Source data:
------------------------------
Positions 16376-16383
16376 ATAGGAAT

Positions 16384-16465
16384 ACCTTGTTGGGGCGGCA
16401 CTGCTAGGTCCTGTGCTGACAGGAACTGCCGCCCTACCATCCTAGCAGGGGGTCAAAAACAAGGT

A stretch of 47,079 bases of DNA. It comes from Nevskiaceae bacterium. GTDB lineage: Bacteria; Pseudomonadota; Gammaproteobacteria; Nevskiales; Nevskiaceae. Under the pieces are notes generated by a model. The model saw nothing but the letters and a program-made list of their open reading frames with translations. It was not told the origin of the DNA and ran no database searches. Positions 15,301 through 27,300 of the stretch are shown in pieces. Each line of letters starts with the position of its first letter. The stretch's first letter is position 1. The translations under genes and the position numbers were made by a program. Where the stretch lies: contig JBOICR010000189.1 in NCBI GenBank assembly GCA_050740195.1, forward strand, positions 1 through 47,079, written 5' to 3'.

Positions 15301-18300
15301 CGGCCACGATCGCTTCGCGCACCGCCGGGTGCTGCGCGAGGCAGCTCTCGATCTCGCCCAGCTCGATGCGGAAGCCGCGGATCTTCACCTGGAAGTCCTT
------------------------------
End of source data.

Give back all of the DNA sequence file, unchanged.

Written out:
Positions 16376-16383
16376 ATAGGAAT

Positions 16384-16465
16384 ACCTTGTTGGGGCGGCA
16401 CTGCTAGGTCCTGTGCTGACAGGAACTGCCGCCCTACCATCCTAGCAGGGGGTCAAAAACAAGGT

A stretch of 47,079 bases of DNA. It comes from Nevskiaceae bacterium. GTDB lineage: Bacteria; Pseudomonadota; Gammaproteobacteria; Nevskiales; Nevskiaceae. Under the pieces are notes generated by a model. The model saw nothing but the letters and a program-made list of their open reading frames with translations. It was not told the origin of the DNA and ran no database searches. Positions 15,301 through 27,300 of the stretch are shown in pieces. Each line of letters starts with the position of its first letter. The stretch's first letter is position 1. The translations under genes and the position numbers were made by a program. Where the stretch lies: contig JBOICR010000189.1 in NCBI GenBank assembly GCA_050740195.1, forward strand, positions 1 through 47,079, written 5' to 3'.

Positions 15301-18300
15301 CGGCCACGATCGCTTCGCGCACCGCCGGGTGCTGCGCGAGGCAGCTCTCGATCTCGCCCAGCTCGATGCGGAAGCCGCGGATCTTCACCTGGAAGTCCTT